Sep 182014


You play roller derby. You’re probably kind of a badass. You probably like skating fast, hitting people, and you probably don’t mind the smell of stinky pads. You probably have strong thighs and a killer ass. You are probably 110% dedicated to this sport and love it with every part of your soul.

Rad. I can get down with that.

You probably also have intensely tight hips. Like when you try to sit cross-legged, your knees come up to your shoulders. You probably also have some thing going on in your neck that you can’t quite put your finger on, but sometimes it hurts in your jaw or shoulder, too.

You might have problems concentrating when you’re body isn’t moving really fast. You might not dig sitting still. You might not really want to deal with your lower back pain unless it involves loud music and sweat.  You might need yoga.

But, you might be dubious about yoga. You might think it’s for waify chicks who get manicures and watch the Lifetime network.

It’s not.

Yoga is for people who want to have healthy long-term relationships with their bodies and minds. Yoga is for people who want to feel better, physically and emotionally. Yoga is for people who want to learn to find concentration and motivation in the midst of chaos.

What I’m saying, rollergirl (‘scuse me, rollerperson), is that yoga might be for you. It might be for you, not just as a regular person, but as an athlete. Because I know you want to know, here are some ways that yoga can help your game:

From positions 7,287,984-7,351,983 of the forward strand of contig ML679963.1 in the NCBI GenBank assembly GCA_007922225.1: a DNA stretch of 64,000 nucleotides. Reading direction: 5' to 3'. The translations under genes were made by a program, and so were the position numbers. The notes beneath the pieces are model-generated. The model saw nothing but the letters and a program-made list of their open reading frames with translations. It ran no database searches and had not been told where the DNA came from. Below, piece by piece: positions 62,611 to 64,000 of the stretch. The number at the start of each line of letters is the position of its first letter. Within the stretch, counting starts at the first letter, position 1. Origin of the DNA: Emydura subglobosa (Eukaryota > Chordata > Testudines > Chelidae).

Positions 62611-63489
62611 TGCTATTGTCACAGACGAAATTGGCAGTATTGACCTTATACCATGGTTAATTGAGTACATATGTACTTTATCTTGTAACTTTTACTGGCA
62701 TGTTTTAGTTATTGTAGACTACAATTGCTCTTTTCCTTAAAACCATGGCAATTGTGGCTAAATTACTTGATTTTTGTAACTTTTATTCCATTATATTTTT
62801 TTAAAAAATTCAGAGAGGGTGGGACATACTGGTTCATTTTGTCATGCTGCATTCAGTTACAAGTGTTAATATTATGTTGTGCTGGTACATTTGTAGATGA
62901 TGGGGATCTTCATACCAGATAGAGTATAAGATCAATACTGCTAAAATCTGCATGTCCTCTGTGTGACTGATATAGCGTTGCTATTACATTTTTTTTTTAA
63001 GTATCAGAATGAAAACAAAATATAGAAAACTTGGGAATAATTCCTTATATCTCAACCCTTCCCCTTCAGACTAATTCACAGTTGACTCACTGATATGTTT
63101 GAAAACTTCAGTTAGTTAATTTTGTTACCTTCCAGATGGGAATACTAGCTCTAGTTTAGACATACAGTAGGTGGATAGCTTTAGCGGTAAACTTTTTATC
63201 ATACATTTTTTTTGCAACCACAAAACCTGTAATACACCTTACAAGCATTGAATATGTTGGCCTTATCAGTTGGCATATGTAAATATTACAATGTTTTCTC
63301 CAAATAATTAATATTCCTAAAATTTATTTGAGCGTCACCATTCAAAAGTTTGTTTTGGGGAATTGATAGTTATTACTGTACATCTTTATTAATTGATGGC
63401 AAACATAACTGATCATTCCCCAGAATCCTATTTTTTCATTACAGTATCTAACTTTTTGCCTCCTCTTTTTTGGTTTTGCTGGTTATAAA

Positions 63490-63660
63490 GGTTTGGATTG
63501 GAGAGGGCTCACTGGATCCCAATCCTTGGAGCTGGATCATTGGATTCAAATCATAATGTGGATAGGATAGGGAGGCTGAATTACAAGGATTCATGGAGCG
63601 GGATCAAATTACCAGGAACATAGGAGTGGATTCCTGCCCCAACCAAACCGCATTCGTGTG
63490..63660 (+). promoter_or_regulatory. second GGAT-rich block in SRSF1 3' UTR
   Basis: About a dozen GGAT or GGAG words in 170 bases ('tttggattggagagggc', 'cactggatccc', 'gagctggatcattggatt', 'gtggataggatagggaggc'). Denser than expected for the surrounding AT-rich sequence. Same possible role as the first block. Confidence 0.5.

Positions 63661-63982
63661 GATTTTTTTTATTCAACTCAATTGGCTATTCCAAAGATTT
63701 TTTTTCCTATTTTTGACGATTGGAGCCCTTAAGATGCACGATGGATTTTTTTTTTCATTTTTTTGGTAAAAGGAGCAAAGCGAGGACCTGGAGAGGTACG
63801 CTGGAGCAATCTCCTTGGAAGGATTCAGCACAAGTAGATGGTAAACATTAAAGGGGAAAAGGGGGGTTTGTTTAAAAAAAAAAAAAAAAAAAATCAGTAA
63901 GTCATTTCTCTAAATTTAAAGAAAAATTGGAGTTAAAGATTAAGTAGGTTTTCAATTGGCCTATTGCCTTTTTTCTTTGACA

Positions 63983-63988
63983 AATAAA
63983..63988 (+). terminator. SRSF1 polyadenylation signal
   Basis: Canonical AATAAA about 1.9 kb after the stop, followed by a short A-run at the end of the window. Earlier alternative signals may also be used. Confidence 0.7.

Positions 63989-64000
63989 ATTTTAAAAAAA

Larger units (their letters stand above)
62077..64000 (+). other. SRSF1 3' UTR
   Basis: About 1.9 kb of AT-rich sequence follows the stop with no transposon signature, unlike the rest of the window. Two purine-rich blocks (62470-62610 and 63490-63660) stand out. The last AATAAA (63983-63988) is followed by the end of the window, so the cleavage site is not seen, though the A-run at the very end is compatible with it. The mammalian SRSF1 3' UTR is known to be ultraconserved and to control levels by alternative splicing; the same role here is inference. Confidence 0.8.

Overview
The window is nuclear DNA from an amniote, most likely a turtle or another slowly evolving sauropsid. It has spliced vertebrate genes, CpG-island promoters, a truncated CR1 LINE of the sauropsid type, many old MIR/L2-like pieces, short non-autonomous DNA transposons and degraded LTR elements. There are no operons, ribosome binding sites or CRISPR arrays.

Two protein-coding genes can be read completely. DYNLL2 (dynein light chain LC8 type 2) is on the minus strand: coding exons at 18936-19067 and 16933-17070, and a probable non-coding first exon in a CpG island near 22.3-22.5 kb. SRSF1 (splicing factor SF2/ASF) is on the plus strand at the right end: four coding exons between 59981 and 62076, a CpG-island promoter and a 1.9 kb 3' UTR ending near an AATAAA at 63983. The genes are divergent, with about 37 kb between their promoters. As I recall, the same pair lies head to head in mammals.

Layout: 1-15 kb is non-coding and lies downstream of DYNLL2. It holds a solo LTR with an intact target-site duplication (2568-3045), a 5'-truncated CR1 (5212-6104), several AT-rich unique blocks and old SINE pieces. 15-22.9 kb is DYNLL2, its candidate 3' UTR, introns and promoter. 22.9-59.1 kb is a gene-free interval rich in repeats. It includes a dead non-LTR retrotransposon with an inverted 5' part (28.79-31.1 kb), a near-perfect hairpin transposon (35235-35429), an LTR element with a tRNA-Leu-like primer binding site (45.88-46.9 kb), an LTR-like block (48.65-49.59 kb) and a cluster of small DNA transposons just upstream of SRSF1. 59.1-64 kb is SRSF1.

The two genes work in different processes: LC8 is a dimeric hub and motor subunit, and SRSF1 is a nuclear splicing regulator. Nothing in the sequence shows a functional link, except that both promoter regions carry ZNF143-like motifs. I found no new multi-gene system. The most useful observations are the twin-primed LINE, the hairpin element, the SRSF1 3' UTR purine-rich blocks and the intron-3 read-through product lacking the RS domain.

You can touch your toes, maybe just not yet.

You can touch your toes, maybe just not yet.

1. Flexibility. The number one reason people tell me they “can’t do yoga” is because they “aren’t flexible.” That’s like saying you can’t wash your car because it’s too dirty. Flexibility is a skill like any other. You have to learn it and practice it. Unlike some other skills, like say knitting, flexibility can help you become a better player. Muscles that aren’t in a constant state of contraction (tension) are more responsive. Relaxed muscles work when you tell them to because they aren’t already busy doing nothing. With increased flexibility, you may find that your skating improves in ways you didn’t know were possible because your muscles are available to do what you ask them to when you ask them to.


There is no spoon, people.

2. Focus. The second reason people tell me that they can’t do yoga is because they can’t focus. So, um, you can’t focus when you practice yoga but you are a single-pointed concentration machine when you’re on the track? No. Either you know how to control your brain or you don’t. Sure, the faster your body moves the more your brain will tune out external stimuli, but eventually your body will get used to the speed of the pack and the noise in the warehouse. And that’s good, because it means that your body is no longer in fight or flight mode when you’re playing and you then have the ability to become an intelligent player. But only if you can focus. I watch so many skaters with solid skills get that deer-in-the-headlights look and start making the same mistakes over and over. Why? Because they can’t focus. They look around the pack and they know what’s happening, probably, but their processing speed isn’t quick enough and their response time suffers. What you need is Matrix-like responsivity. You have to be totally in tune with the pack and the game and your body and be able to know what you need to do almost before you need to do it. That takes intense focus, and either you have it and you can turn it on and off at will, or you don’t have it at all.

Be the girl no one can knock down. Not even Krissy Krash.

Be the girl no one can knock down. Not even Krissy Krash.